Scorpio

SCORPIO

In a nutshell — Mkhize-era Department of Health’s ‘suspicious’ R486m lease deal

In a nutshell — Mkhize-era Department of Health’s ‘suspicious’ R486m lease deal
Illustrative image | Sources: The department of health’s new headquarters outside Pretoria. (Photo: Foster Mohale / Twitter) | Adobe Stock

Scorpio’s latest investigation has identified red flags in a ‘suspicious’ lease deal for the Department of Health’s new head offices in Pretoria. Here are the key points. 

The Department of Public Works and Infrastructure (DPWI) in 2019 issued a tender to find a new head office for the Department of Health (DoH).

The open tender process collapsed under questionable circumstances, paving the way for the appointment of the DoH’s new landlord through a “deviation” from standard procurement processes.

Our full investigation can be accessed here

The Department of Health moved into its new leased building in 2021. (Photo: Supplied)

Here are key takeaways from Scorpio’s months-long investigation:

  • Hiroworx, a subsidiary of Nthoese Developments, clinched the seven-year lease deal. The DoH is occupying the company’s building on the outskirts of Pretoria. Hiroworx will be paid much more money thanks to the fact that an open bid process was abandoned.

Hiroworx had submitted a bid to accommodate the DoH at a cost of R295.5-million for a period of five years. Thanks to the collapsed bid process and the subsequent tender deviation, Hiroworx could now receive up to R486.7-million for a seven-year lease.

  • Before the DoH bid, Hiroworx had secured a lease deal with the department of cooperative governance and traditional affairs (Cogta). Hiroworx would have charged Cogta roughly R344-million for a seven-year lease. But Cogta walked away from the lease deal, opening the door for the DPWI to instead install the DoH as Hiroworx’s new tenant. To do this, the DPWI had to abandon the open tender process for the DoH’s new building. It also had to get approval from the National Treasury (NT) to appoint Hiroworx through a deviation from standard procurement processes. Because the DoH required more floor space, Hiroworx as a result secured a costlier lease deal.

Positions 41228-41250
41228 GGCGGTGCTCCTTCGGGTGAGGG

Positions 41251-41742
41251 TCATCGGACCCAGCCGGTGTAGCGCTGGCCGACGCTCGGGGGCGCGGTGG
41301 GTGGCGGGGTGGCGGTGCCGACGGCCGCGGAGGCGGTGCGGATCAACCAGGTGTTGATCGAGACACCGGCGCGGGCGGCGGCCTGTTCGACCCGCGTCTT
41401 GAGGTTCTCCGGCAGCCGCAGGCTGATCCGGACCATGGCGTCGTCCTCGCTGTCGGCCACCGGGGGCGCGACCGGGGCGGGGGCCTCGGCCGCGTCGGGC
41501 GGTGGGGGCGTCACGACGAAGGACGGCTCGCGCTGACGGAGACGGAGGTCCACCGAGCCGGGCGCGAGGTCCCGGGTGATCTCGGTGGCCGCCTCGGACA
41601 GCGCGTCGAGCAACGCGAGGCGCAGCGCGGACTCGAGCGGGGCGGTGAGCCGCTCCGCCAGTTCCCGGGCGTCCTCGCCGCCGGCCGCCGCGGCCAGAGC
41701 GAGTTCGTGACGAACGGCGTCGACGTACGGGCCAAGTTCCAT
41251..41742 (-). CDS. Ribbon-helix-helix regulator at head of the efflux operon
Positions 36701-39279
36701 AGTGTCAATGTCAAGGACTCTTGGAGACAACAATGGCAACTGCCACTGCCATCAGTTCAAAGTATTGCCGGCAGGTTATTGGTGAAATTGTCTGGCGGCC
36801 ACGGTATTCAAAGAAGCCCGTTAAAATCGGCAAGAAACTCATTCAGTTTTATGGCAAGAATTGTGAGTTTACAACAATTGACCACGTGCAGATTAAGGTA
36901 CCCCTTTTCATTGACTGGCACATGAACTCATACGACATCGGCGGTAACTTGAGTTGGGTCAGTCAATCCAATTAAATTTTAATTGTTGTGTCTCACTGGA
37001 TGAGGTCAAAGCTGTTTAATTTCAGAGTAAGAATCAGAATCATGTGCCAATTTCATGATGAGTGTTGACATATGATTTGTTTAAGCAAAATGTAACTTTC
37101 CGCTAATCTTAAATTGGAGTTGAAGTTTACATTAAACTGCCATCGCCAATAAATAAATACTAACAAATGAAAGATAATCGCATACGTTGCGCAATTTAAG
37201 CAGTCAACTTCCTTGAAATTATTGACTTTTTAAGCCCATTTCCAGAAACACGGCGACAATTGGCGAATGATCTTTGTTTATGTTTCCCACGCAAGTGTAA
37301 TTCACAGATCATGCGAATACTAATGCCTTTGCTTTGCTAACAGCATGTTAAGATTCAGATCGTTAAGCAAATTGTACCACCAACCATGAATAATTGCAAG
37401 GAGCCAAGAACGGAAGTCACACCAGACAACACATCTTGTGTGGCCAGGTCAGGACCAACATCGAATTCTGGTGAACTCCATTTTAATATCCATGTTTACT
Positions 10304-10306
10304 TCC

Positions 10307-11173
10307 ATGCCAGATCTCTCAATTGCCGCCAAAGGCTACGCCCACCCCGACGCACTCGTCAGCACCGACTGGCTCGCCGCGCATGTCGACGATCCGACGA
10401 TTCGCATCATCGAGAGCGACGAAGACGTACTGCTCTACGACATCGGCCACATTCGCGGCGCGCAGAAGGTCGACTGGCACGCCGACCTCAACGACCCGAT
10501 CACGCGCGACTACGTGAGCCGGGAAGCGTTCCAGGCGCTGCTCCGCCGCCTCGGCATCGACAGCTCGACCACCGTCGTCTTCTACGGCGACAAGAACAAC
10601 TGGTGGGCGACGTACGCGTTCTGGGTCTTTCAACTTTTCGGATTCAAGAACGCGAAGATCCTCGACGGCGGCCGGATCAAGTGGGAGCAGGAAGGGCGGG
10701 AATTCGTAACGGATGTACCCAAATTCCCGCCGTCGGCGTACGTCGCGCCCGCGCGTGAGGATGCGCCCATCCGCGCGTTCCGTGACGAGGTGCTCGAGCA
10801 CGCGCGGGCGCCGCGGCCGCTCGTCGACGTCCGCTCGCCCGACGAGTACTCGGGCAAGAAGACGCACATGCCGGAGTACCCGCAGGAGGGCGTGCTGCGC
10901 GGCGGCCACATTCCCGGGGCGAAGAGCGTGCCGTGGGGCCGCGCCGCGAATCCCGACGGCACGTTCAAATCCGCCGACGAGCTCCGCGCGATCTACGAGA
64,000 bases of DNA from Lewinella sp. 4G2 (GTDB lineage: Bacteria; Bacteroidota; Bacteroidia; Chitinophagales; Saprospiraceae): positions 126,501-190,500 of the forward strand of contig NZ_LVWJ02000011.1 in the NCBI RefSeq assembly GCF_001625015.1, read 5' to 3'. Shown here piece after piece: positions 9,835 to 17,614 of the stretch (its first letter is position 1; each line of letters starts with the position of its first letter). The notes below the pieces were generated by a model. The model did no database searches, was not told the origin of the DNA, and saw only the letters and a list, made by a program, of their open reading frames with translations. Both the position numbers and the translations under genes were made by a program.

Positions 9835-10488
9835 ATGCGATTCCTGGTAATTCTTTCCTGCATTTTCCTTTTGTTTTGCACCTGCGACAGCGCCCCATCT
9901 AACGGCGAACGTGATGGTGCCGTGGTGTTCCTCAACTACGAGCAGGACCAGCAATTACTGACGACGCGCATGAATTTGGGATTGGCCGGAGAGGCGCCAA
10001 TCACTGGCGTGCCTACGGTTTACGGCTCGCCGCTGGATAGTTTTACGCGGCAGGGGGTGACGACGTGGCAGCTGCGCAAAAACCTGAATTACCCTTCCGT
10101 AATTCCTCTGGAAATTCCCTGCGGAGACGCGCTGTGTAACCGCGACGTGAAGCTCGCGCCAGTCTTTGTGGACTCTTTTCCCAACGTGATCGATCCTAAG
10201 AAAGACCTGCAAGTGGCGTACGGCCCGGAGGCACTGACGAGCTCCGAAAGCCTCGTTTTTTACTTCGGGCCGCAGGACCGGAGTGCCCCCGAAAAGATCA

• Documents from the DPWI and the NT put the cost of the DoH lease deal at R486.7-million. Hiroworx says this figure is incorrect. It claims the lease deal is worth “approximately” R444.8-million, still significantly more than its offerings in the original Cogta and DoH bids. The company won’t show us the lease agreement, though, so the R486.7-million figure is the only one we have that is reflected in official documentation.

Herbert Theledi, CEO of Nthoese Developments, which owns the DoH’s new headquarters through a subsidiary called Hiroworx. (Photo: Supplied)

  • The DoH effectively “piggy-backed” on the cancelled Cogta lease, but there is concern over the manner in which Hiroworx had won the Cogta tender. The company’s bid price was much higher than those of other shortlisted bidders. The DPWI said it had to disqualify the rival bidders because their buildings were supposedly in the wrong areas.

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  • The DPWI could appoint Hiroworx for the Cogta lease on the basis that its building is in the vicinity of Thaba Tshwane, one of the areas included in the bid specifications. There are allegations that Thaba Tshwane was specified in the bid in order to benefit Hiroworx. This would amount to bid-rigging. Hiroworx strongly denied the allegation and said it was “totally unfounded”. The DPWI said it was Cogta that asked for the area’s inclusion in the specifications. This was during the time in which Dr Zweli Mkhize led Cogta. Cogta said it couldn’t say who exactly was responsible for the directive.